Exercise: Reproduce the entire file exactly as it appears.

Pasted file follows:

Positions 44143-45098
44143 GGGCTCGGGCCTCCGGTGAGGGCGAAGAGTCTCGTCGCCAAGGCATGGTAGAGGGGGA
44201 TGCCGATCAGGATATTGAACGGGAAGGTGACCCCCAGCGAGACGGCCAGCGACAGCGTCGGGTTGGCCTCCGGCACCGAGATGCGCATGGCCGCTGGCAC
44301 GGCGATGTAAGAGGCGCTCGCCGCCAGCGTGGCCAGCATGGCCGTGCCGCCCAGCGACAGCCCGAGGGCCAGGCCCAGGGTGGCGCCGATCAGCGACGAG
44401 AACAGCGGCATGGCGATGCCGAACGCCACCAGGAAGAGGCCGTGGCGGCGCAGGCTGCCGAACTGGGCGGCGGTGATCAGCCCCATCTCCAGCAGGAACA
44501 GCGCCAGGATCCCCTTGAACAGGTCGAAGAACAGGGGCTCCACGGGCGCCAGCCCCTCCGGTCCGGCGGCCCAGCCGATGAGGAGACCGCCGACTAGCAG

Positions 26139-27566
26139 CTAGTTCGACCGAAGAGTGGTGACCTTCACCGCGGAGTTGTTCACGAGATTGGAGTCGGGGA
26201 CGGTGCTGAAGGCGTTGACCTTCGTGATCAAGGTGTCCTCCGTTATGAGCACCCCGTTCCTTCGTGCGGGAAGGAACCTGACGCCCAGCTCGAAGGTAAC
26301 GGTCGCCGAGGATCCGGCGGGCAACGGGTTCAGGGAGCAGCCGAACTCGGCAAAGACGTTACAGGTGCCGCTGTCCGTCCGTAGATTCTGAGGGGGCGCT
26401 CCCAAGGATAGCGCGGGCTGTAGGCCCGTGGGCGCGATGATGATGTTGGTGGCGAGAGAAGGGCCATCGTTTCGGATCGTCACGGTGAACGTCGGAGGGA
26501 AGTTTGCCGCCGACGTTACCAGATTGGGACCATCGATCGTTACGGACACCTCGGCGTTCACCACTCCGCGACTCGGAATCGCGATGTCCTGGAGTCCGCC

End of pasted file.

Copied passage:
Positions 44143-45098
44143 GGGCTCGGGCCTCCGGTGAGGGCGAAGAGTCTCGTCGCCAAGGCATGGTAGAGGGGGA
44201 TGCCGATCAGGATATTGAACGGGAAGGTGACCCCCAGCGAGACGGCCAGCGACAGCGTCGGGTTGGCCTCCGGCACCGAGATGCGCATGGCCGCTGGCAC
44301 GGCGATGTAAGAGGCGCTCGCCGCCAGCGTGGCCAGCATGGCCGTGCCGCCCAGCGACAGCCCGAGGGCCAGGCCCAGGGTGGCGCCGATCAGCGACGAG
44401 AACAGCGGCATGGCGATGCCGAACGCCACCAGGAAGAGGCCGTGGCGGCGCAGGCTGCCGAACTGGGCGGCGGTGATCAGCCCCATCTCCAGCAGGAACA
44501 GCGCCAGGATCCCCTTGAACAGGTCGAAGAACAGGGGCTCCACGGGCGCCAGCCCCTCCGGTCCGGCGGCCCAGCCGATGAGGAGACCGCCGACTAGCAG

Positions 26139-27566
26139 CTAGTTCGACCGAAGAGTGGTGACCTTCACCGCGGAGTTGTTCACGAGATTGGAGTCGGGGA
26201 CGGTGCTGAAGGCGTTGACCTTCGTGATCAAGGTGTCCTCCGTTATGAGCACCCCGTTCCTTCGTGCGGGAAGGAACCTGACGCCCAGCTCGAAGGTAAC
26301 GGTCGCCGAGGATCCGGCGGGCAACGGGTTCAGGGAGCAGCCGAACTCGGCAAAGACGTTACAGGTGCCGCTGTCCGTCCGTAGATTCTGAGGGGGCGCT
26401 CCCAAGGATAGCGCGGGCTGTAGGCCCGTGGGCGCGATGATGATGTTGGTGGCGAGAGAAGGGCCATCGTTTCGGATCGTCACGGTGAACGTCGGAGGGA
26501 AGTTTGCCGCCGACGTTACCAGATTGGGACCATCGATCGTTACGGACACCTCGGCGTTCACCACTCCGCGACTCGGAATCGCGATGTCCTGGAGTCCGCC